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Transit Authority Takes Look At Buses On High Street Downtown.
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An independent transit consultant is looking at how the Central Ohio Transit Authority serves downtown Columbus. One suggestion is to re-route most COTA buses off High Street between the Franklin County courthouse and Nationwide Boulevard. It’s a controversial idea which has pitted some High Street business owners against passengers. WOSU’s Tom Borgerding reports.
High Street as been called the backbone of Columbus. It cuts through the city’s residential and commercial districts from Great Southern shopping district to Beechwold on the north side. And for 150 years, High Street has been the primary north-south street for public transit.
“Public transit first appeared on High Street during the Civil War.”
Bill Lhota is Chief Executive of COTA.
“When some entrepreneurs installed horse-drawn carriages to transport people from Union station, primarily Civil War veterans returning to Ohio, to the downtown area.”
I’m standing at Broad and High, Its just about noon hour and there are about a half-dozen buses, making stops, picking up passengers and letting them off. COTA operates a spoke and hub system. Buses from all directiions converge downtown, often at Broad and High. And that’s a problem according to Frank Kass , chairman of Continental Real Estate Companies on East Broad Street. Kass says crowded bus stops and bus congestion on High Street hurts street level retail businesses near Statehouse Square.
“The particular public transit that we presently have that puts sometimes seven, eight buses in a row in front of storefronts is clearly a deterrent.”
Kass suggests routing most of the buses off High Street to Third and Fourth streets which run parallel to High street. Passengers could then use a sheltered transit center to wait for transfers or rides in and out of downtown.
At a southbound bus stop near Broad and High, COTA passenger Brad Smith, says he’d prefer to keep the bus routes unchanged.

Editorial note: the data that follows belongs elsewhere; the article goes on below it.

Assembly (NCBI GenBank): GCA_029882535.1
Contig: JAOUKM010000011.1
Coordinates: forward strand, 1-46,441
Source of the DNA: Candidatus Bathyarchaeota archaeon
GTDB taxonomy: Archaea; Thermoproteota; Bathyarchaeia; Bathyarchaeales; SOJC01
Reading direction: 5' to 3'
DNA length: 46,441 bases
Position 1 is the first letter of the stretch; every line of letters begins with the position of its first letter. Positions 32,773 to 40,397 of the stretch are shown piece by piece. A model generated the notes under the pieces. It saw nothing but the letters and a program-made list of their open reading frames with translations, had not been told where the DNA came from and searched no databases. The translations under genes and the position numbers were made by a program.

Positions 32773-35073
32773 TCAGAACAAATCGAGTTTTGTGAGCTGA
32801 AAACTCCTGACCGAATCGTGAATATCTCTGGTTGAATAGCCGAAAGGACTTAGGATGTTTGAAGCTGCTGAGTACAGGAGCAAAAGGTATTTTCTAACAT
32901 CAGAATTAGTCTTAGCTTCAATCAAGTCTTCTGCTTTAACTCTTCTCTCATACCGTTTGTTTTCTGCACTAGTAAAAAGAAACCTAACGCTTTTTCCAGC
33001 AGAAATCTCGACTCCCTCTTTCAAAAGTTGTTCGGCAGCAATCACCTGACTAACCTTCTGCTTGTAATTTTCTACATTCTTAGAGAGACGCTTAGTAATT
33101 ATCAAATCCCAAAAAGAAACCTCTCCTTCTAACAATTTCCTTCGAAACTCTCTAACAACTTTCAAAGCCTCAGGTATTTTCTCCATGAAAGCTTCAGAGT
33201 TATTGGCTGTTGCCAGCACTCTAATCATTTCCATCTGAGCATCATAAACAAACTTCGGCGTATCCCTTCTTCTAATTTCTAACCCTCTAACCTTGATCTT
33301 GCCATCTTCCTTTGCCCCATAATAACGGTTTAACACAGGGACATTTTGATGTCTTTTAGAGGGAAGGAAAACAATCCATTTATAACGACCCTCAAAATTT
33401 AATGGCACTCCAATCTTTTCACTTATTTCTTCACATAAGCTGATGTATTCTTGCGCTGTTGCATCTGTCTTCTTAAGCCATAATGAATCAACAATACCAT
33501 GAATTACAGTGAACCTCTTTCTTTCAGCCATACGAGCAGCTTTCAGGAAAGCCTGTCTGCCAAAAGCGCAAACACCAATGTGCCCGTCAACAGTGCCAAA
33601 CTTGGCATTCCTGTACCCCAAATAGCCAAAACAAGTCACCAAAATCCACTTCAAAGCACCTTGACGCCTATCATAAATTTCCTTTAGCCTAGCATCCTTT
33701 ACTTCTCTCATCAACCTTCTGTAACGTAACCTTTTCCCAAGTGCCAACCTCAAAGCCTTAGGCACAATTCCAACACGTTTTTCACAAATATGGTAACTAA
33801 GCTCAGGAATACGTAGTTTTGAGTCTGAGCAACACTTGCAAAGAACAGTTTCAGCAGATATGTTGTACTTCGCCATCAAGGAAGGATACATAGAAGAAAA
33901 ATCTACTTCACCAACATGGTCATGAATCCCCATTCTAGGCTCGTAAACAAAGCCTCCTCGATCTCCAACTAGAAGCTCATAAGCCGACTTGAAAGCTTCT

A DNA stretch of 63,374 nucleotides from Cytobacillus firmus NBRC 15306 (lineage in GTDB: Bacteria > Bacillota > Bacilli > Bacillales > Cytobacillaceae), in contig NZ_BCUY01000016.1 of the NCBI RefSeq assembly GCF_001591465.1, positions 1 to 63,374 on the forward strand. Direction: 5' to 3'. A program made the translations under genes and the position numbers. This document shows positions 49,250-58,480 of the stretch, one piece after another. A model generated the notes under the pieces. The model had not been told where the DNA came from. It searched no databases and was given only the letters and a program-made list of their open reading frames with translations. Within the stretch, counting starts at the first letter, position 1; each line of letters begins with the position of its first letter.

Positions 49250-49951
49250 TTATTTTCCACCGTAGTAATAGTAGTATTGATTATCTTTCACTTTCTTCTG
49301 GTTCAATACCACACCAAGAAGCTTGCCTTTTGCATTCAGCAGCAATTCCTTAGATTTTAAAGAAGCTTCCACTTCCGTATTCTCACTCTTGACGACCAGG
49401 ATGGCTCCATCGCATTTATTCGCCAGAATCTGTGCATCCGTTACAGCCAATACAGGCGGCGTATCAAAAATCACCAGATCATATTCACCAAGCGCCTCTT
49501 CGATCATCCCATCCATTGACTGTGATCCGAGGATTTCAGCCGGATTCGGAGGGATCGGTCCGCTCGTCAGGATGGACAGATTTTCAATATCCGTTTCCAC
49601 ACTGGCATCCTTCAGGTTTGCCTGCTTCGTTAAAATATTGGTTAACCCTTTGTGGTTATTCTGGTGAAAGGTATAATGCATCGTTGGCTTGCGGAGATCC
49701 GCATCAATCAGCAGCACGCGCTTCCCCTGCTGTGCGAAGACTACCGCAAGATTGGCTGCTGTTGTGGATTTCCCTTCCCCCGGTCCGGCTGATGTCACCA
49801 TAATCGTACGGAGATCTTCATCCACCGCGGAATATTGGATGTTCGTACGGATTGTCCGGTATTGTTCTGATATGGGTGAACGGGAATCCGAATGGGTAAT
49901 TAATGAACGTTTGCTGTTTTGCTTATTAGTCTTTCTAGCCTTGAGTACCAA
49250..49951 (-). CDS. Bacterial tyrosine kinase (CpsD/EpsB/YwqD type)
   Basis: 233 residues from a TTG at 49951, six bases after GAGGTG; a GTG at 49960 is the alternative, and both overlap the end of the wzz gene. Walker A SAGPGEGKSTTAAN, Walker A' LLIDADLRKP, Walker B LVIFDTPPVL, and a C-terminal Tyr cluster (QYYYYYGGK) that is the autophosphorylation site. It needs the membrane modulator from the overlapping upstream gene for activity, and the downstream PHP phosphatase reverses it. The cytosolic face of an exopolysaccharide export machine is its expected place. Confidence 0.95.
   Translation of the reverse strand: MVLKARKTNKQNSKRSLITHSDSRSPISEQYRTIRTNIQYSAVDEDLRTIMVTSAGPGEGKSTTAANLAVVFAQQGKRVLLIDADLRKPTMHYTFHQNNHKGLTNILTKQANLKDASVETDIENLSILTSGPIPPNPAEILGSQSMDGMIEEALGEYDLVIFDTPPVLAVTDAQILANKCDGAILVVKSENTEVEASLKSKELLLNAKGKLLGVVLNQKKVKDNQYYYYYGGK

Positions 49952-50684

“Well my main reason would be asking why, what’s the point, because the bus would be running at the same time and there’s no point of moving to another street. What’s the matter with High Street?”
Jessica and James Simpkins say they depend heavily on COTA to get about town. The couple has two young children in a stroller and they disagree whether downtown buses should be re-routed off High Street.
“I think everybody would be happier as long as the big vehicles is off the main street and the little vehicles could get through it’d be less traffic and all of that. I feel that. I understand that. (Jessica Simpson) If you have more buses coming then you have more customers possibly. Really, if people don’t know their way around here it’s probably easier for them to get on the bus on High Street. q) When you come down do you get a sandwich once in awhile at a High Street merchant? A:) All the time, especially when I was pregnant.”
While Mrs. Simpkins says she sometimes stops at the coffee and sandwich shops near statehouse square, developer Kass says it’s still critical for the success of retailers to get most of the buses moved away from High.
“I think you will never develop downtown High Street, never, as long as you have that many buses of that size and that many bus stops in front of our potential retail and residential locations.”
The firm studying COTA service will weigh in on the High Street issue. And COTA chief Bill Lhota says he doesn’t want to prejudge the study. He says the authority will look at all options including re-routing busses.. But he argues public transit is not to blame for the demise of downtown retail.
“Retail has thrived, retail has declined, So I don’t buy into the theory that public transit is a deterrent to retail.
COTA expects to receive the study’s recommendations this spring. The $150,000 study is not binding, but Lhota says the transit authority will give it close consideration.
Tom Borgerding WOSU News